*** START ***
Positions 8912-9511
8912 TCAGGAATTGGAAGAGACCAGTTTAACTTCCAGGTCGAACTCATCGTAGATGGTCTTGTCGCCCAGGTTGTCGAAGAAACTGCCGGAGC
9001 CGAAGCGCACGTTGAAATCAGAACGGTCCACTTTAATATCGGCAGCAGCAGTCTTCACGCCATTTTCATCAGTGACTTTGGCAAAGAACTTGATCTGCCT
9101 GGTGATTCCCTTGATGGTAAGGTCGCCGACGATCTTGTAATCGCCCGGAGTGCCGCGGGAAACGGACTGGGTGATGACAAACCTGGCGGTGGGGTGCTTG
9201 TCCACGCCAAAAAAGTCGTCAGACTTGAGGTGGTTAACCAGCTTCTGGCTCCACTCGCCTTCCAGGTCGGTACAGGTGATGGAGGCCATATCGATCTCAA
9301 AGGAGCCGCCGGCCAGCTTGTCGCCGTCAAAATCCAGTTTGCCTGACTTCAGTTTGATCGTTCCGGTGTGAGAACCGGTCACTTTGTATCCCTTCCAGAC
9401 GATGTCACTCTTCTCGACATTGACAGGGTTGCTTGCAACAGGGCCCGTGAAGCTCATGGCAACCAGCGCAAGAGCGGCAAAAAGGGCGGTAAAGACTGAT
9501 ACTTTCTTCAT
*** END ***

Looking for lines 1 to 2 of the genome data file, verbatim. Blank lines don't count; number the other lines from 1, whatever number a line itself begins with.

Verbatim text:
Positions 8912-9511
8912 TCAGGAATTGGAAGAGACCAGTTTAACTTCCAGGTCGAACTCATCGTAGATGGTCTTGTCGCCCAGGTTGTCGAAGAAACTGCCGGAGC